AiNET CEO Deepak Jain Featured in Enterprise Networking Magazine

AiNET’s Founder and Chief Executive Reflects on Market Changes and Credits Innovative Personnel as the Keys to the Success of the Maryland-Based Internet Technology Company in the Cover Story of the April 2016 Issue AiNET® announced today that founder and CEO Deepak Jain was featured as the cover story in the April 2016 issue of Enterprise Networking Magazine. The article, prepared and adapted from interviews with Jain, recounts moments of transition within the organization, such as when Jain landed his first large contract in 1995, providing remote hosting for Audionet (now Broadcast.com), and the conversation with prominent internet entrepreneur Mark Cuban that led to the contract award. In addition to providing the company history, Jain credited his customers’ satisfaction with the company to the culture of innovation at AiNET. In the article, Jain states that AiNET’s “biggest asset is its people… people with imagination, people with passion — with vision — they help us to be able to think ahead of [technological] major client concerns, to solve problems before the market even knows they are problems.” The April issue of Enterprise Networking Magazine also features a list of the top 10 data center networking solution providers worldwide for 2016. AiNET is listed at the number two spot. Jain has been recognized in industry publications before, winning the Young Entrepreneur of the Year award in 2000. He has also been recognized by The Daily Record as the 2012 Innovator of the Year, and won the SmartCEO VOLTAGE Award in 2013. He is a nominee for the Baltimore Business Journal Tech10 award for 2016. The winners will be announced in June....

5 Mistakes Companies Make During Cloud Migrations

Ready to begin migrating business processes to the cloud, or already underway? You’re not alone. According to one survey, 95% of IT professionals have adopted either public, private or hybrid cloud strategies. In many ways though, customers have been frustrated during their migrations. The growing pains of adopting these new platforms, systems and storage methods affect your organization is many ways. The Challenge — how to increase the chances that your next migration will go off smoothly? While every organization’s migration strategy will be different, avoiding these 5 common mistakes definitely improve your chances of success.   5- Migrating with only a short-term strategy: Just like anything else in business, having a long-term strategy is a much better idea than only having a short term strategy. If pushing more and more of your data, analytics, storage and softwares into the cloud is the plan, why only think in terms of this year? Ask yourself, how will your business grow into the cloud over time? What services will be migrated, and on what time-frame? What does your overall IT infrastructure look like, not just next quarter, but 5 years from now?   4- Not understanding the full capabilities of the cloud: Think the cloud is just remote storage space? Think again. IaaS, SaaS, PaaS, managed services… ask yourself what all those services are for, and how they can directly impact the way your IT department interacts with the rest of your business. “The cloud” allows for remote access, collaboration, real-time reporting from field-based employees, new customers, security, scale – the possibilities are limitless. If you have a technology function you...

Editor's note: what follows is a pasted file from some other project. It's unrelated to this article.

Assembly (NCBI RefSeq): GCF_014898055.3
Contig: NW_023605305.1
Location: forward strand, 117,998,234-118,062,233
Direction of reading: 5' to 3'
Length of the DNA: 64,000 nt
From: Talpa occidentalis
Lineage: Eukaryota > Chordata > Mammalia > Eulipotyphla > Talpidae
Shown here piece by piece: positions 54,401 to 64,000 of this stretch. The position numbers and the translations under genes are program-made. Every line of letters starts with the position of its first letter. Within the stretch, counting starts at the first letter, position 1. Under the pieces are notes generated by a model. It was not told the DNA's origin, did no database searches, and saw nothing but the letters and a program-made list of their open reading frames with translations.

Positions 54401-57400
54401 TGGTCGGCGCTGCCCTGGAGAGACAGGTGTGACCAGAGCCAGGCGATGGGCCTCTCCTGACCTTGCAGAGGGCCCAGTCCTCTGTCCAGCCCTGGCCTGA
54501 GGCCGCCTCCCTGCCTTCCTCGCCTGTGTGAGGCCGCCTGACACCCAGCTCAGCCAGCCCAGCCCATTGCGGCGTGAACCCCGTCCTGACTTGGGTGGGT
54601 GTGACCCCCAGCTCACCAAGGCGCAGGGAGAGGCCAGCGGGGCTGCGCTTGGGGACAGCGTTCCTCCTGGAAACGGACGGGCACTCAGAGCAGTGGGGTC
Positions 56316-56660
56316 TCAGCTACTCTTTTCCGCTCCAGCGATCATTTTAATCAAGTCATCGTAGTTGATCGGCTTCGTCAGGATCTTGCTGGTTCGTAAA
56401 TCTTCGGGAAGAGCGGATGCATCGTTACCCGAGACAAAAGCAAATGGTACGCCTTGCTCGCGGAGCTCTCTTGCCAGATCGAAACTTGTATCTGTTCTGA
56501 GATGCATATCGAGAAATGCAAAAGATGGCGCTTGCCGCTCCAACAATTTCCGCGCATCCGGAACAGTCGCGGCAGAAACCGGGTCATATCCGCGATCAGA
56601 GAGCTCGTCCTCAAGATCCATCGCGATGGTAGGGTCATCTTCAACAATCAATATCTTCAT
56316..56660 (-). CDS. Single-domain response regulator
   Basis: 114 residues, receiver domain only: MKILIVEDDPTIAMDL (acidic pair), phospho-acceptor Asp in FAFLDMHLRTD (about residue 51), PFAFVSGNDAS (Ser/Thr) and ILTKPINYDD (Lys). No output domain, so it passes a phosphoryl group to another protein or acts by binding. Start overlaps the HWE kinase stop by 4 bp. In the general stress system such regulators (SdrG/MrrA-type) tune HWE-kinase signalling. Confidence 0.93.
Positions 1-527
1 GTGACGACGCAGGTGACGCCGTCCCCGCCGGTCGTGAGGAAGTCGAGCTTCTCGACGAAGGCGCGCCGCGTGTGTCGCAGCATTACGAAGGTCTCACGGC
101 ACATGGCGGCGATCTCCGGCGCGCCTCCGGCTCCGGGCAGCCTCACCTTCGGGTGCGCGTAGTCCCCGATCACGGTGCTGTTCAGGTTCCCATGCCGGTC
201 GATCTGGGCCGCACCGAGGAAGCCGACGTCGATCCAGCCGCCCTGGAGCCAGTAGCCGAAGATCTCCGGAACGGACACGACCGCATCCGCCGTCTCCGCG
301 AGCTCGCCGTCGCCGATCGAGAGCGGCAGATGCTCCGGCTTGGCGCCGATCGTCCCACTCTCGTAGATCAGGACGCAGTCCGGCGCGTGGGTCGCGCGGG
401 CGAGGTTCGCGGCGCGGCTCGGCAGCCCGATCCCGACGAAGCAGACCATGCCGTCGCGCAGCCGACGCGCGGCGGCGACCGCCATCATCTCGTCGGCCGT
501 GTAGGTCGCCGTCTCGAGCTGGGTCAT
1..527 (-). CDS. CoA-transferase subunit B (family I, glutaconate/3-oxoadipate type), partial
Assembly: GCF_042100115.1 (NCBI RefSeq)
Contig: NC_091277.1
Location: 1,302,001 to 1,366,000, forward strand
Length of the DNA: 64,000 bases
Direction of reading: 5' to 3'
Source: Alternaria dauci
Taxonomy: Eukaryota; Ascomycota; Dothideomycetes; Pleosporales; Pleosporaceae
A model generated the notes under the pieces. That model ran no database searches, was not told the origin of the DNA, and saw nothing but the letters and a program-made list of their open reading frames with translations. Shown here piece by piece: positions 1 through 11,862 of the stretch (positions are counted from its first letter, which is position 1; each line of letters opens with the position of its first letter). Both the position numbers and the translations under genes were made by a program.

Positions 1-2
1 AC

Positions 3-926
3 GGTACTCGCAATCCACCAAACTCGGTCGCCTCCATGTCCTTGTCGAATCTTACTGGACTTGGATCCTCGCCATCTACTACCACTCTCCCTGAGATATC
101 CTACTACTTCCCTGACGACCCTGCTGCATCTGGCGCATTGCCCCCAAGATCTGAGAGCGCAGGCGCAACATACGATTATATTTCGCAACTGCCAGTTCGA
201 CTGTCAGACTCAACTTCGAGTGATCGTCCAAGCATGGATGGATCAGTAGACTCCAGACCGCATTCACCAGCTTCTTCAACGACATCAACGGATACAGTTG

Verizon Cloud Exit Causes Enterprise Headache

The Cloud. It promised to solve all business problems and to help repair the trust lost by other solutions. Cloud vendors promised to make businesses run smoother, faster, more efficiently- and at a notable cost savings. AiNET closely followed this trend. The reality, according to AiNET, is that cloud vendors failed to live up to customers’ expectations. Customers are justifiably disappointed. Broken Promises A few short months ago, Verizon’s Chief Financial Officer stated that rumors of an infrastructure sell off were “factless conjecture with no foundation.” Verizon customers who trusted the company’s denials around the sell off of their cloud services were in for a rude awakening. With no public announcement, Verizon is getting out the public cloud business. Customers received an email notifying them they had about a month to migrate their data or lose it all. Last year, HP pulled the plug on their own public cloud service, and before that, Rackspace announced they would be exiting the IaaS market to focus elsewhere. The cloud landscape is strewn with broken promises. Expect Rough Waters Ahead AiNET founder and CEO Deepak Jain has been monitoring these industry entrances and exits for many years. “What we continue to see has little to do with the technology of these large companies,” says Jain. “IT has a long history of broken promises and now we see it in cloud.  Customers can expect little warning and short notice of hugely disruptive changes that leave all the best planning of CIOs, CFOs and CEOs in the rubble.” “The problem really boils down to customers buying technologies from companies that don’t address their real...